A PRP (platelet-rich plasma) injection contains proteins that can help to manage pain caused by degeneration and inflammation of tissue. Mr Phil Wright provides you with a thorough overview of what this injection does, who it can help and when the benefits can be noticed.
How do PRP injections help with pain?
Platelet-rich plasma (PRP) injections are thought to offer potential benefits to patients who suffer from:
- Osteoarthritis (the loss of the smooth cartilage that covers the ends of bones)
- Tendinitis (pain arising from tendon tissue that connects muscle to bone)
Platelet-rich plasma (PRP) contains high concentrations of four different proteins (growth factors). These proteins have four functions:
- Influence cell growth
- Control bone formation
- Stimulate the development of new blood vessels
- Modulate tissue inflammation
Furthermore, it’s believed that PRP may generate a healing response in tissues experiencing pain caused by degeneration and inflammation.
How long does it take to get PRP injections?
PRP injections can often be arranged within two weeks of an initial consultation. They only take around 30 minutes to perform.
What type of pain does it help with?
The science and understanding of platelet-rich plasma is still developing and it may be appropriate for some conditions more than others. There is scientific evidence that states PRP helps pain from knee arthritis and tennis elbow (lateral epicondylitis). It’s also often used in other conditions, but the outcome may be less certain.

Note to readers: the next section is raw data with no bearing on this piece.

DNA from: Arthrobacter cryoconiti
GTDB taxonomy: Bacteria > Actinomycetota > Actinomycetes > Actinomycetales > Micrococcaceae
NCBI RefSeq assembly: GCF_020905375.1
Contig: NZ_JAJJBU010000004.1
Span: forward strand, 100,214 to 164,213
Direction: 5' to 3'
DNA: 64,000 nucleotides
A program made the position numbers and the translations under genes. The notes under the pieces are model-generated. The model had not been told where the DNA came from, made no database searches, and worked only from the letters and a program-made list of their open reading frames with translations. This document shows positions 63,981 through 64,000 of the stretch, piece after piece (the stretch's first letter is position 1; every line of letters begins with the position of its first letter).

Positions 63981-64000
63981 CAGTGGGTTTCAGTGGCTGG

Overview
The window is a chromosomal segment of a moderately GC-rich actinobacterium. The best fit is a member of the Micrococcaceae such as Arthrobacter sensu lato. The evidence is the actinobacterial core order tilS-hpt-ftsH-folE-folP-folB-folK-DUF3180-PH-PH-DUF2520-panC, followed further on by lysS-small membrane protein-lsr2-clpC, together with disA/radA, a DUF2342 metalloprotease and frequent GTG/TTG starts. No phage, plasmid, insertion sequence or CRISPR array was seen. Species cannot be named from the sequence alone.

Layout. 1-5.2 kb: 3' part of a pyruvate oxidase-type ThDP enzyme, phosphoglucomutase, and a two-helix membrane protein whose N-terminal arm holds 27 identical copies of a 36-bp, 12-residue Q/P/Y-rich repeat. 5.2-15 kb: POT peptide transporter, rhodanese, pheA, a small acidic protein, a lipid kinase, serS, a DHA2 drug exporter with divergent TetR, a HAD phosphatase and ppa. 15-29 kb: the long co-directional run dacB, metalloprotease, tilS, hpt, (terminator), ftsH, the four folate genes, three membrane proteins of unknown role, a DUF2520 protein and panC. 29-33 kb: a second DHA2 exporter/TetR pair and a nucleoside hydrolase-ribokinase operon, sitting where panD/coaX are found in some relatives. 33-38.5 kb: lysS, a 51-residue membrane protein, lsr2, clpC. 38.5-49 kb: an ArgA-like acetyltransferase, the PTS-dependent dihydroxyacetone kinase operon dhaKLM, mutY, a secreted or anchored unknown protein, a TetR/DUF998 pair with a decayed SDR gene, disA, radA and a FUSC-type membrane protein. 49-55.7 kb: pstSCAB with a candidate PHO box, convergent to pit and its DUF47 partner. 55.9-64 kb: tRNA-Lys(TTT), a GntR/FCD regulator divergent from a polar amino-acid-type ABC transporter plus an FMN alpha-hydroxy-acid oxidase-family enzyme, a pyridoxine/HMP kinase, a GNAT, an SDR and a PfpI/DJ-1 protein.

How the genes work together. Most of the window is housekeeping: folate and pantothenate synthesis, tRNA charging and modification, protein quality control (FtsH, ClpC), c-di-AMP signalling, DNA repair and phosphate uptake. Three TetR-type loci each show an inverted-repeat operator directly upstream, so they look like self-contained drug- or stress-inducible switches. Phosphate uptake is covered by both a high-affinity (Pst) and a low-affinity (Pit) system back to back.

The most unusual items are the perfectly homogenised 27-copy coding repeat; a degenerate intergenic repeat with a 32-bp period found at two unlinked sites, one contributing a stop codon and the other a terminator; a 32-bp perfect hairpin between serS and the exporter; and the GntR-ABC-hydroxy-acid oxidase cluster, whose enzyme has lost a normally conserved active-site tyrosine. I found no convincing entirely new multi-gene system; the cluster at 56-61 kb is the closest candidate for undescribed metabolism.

How quickly should the injections work?
Many patients begin to feel relief from symptoms from twelve weeks onwards. In a recent study of patients receiving PRP for tennis elbow, the treatment was successful in over 80 per cent of patients 24 weeks after their injection.
What happens during a session?
A blood sample is taken from the arm in the same way as having a blood test at a doctor’s surgery. The blood is spun in a machine ( centrifuge) that separates the platelet-rich portion of the blood. This is then injected into the painful area or joint and an adhesive dressing is applied. No general anaesthetic is required, although local anaesthesia before the PRP injection can reduce discomfort.
Who is a good candidate for PRP injections?
PRP is appropriate to consider when the pain has persisted despite trying over the counter analgesia (pain relief) and avoiding activities that provoke pain for six weeks. PRP is most helpful when used as part of a comprehensive program to improve musculoskeletal health. This includes quitting smoking, weight loss, activity modification and musculoskeletal physiotherapy with a long term commitment to rehabilitation and exercise.
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